A strong appetite for Southern shtick (if not for gruel itself) might enhance readers’ appreciation for the down-home whimsy...

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DROWNING IN GRUEL

From South Carolina writer Singleton (Novel, 2005, etc.), a collection of 19 reprinted stories, some of them suffering from a slight case of the cutes.

The fictional hamlet of Gruel is one of those towns that time forgot, though it attempts various scams to attract tourists and boasts Victorian houses that speculators can buy for about five percent of what they would cost elsewhere. While some characters reappear from one story to another and keep showing up at the same old places, particularly Gruel BBQ and Roughhouse Billiards, there’s a surprising amount of mobility in this South Carolina town. Strangers find themselves drawn here for inexplicable reasons (or Victorian houses), while natives who left and vowed never to return somehow make their way back. Many of the characters have more education than the stereotypical small-town rube; a surprising number either work or have worked in academe (Singleton is a writing teacher). Thus, for every story like “Runt,” which depicts Sister the Wonder Dog and her record-setting litter of 24, there’s one like “The Novels of Raymond Carver,” which involves a made-up course on the noted short-story writer’s made-up book-length fiction. The guy who sells gas masks as the perfect Valentine’s Day present to protect the one you love in “Snipers” is balanced by the heart-attack victim who cuts a swathe through his neighbors’ backyards on a power lawnmower in “John Cheever, Rest in Peace,” a sardonic riff on “The Swimmer.” Perhaps the best story here is “Soldiers in Gruel,” which features an overeducated Northern woman who brings her brand of conceptual art to the annual car show and finds a deeper meaning than her schooling could ever have provided.

A strong appetite for Southern shtick (if not for gruel itself) might enhance readers’ appreciation for the down-home whimsy of these tales.

Pub Date: June 5, 2006

ISBN: 0-15-603061-6

Page Count: 320

Publisher: Harvest/Houghton Mifflin Harcourt

Review Posted Online: May 20, 2010

Kirkus Reviews Issue: May 1, 2006

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THE THINGS THEY CARRIED

It's being called a novel, but it is more a hybrid: short-stories/essays/confessions about the Vietnam War—the subject that O'Brien reasonably comes back to with every book. Some of these stories/memoirs are very good in their starkness and factualness: the title piece, about what a foot soldier actually has on him (weights included) at any given time, lends a palpability that makes the emotional freight (fear, horror, guilt) correspond superbly. Maybe the most moving piece here is "On The Rainy River," about a draftee's ambivalence about going, and how he decided to go: "I would go to war—I would kill and maybe die—because I was embarrassed not to." But so much else is so structurally coy that real effects are muted and disadvantaged: O'Brien is writing a book more about earnestness than about war, and the peekaboos of this isn't really me but of course it truly is serve no true purpose. They make this an annoyingly arty book, hiding more than not behind Hemingwayesque time-signatures and puerile repetitions about war (and memory and everything else, for that matter) being hell and heaven both. A disappointment.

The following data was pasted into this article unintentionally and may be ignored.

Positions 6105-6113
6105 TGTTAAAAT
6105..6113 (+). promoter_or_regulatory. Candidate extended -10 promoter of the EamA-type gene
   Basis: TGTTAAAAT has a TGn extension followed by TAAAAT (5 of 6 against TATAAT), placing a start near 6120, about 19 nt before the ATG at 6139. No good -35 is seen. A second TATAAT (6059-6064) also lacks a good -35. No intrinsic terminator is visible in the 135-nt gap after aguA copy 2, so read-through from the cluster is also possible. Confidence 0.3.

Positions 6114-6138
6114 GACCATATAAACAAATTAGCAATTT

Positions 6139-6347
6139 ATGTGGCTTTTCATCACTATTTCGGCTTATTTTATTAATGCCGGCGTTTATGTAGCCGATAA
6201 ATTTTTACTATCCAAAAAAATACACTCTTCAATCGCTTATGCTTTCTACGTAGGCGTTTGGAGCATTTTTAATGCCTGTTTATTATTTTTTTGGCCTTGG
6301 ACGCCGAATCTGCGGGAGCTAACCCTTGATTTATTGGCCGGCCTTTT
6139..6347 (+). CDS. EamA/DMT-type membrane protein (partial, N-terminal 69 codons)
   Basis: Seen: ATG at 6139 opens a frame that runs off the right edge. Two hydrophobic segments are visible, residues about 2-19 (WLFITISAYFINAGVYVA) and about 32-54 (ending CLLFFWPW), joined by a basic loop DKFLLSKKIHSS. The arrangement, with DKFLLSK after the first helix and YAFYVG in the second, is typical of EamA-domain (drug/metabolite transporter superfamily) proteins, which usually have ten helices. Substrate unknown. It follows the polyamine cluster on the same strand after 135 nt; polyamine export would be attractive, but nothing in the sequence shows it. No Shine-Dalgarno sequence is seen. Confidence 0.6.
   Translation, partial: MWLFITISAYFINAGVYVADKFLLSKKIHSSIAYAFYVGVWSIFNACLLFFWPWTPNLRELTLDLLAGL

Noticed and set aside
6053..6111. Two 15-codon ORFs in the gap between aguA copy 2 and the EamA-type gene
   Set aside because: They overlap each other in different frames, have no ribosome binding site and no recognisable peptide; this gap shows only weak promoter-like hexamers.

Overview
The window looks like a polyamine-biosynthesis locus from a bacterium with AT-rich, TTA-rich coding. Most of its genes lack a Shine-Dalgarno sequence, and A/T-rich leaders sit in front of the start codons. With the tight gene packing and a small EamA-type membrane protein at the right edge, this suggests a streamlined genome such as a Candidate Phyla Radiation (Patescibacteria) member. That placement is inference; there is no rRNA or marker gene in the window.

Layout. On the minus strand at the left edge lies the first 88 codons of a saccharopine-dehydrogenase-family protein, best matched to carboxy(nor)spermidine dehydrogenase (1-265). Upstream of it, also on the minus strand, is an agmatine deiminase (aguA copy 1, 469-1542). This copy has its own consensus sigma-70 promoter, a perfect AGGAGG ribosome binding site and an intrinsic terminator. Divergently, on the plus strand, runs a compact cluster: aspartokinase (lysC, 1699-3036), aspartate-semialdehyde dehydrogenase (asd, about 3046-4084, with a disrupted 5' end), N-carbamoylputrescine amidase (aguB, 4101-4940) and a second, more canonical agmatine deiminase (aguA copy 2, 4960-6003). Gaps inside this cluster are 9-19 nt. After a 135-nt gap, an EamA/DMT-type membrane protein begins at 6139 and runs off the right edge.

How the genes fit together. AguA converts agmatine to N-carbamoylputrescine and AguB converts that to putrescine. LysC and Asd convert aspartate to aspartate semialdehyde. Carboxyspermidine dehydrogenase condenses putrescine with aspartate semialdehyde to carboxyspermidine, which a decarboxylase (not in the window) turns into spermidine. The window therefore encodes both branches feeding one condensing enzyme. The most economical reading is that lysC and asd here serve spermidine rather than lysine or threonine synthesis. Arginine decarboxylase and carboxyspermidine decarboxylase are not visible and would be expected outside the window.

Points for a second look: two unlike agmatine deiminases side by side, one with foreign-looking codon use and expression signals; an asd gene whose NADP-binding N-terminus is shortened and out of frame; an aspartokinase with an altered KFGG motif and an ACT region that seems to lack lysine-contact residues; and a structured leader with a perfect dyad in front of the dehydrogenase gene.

Pub Date: March 28, 1990

ISBN: 0618706410

Page Count: 256

Publisher: Houghton Mifflin

Review Posted Online: Oct. 2, 2011

Kirkus Reviews Issue: Feb. 15, 1990

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Visionary speculative stories that will change the way readers see themselves and the world around them: This book delivers...

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EXHALATION

Exploring humankind's place in the universe and the nature of humanity, many of the stories in this stellar collection focus on how technological advances can impact humanity’s evolutionary journey.

Chiang's (Stories of Your Life and Others, 2002) second collection begins with an instant classic, “The Merchant and the Alchemist’s Gate,” which won Hugo and Nebula awards for Best Novelette in 2008. A time-travel fantasy set largely in ancient Baghdad, the story follows fabric merchant Fuwaad ibn Abbas after he meets an alchemist who has crafted what is essentially a time portal. After hearing life-changing stories about others who have used the portal, he decides to go back in time to try to right a terrible wrong—and realizes, too late, that nothing can erase the past. Other standout selections include “The Lifecycle of Software Objects,” a story about a software tester who, over the course of a decade, struggles to keep a sentient digital entity alive; “The Great Silence,” which brilliantly questions the theory that humankind is the only intelligent race in the universe; and “Dacey’s Patent Automatic Nanny,” which chronicles the consequences of machines raising human children. But arguably the most profound story is "Exhalation" (which won the 2009 Hugo Award for Best Short Story), a heart-rending message and warning from a scientist of a highly advanced, but now extinct, race of mechanical beings from another universe. Although the being theorizes that all life will die when the universes reach “equilibrium,” its parting advice will resonate with everyone: “Contemplate the marvel that is existence, and rejoice that you are able to do so.”

Visionary speculative stories that will change the way readers see themselves and the world around them: This book delivers in a big way.

Pub Date: May 8, 2019

ISBN: 978-1-101-94788-3

Page Count: 368

Publisher: Knopf

Review Posted Online: Feb. 17, 2019

Kirkus Reviews Issue: March 1, 2019

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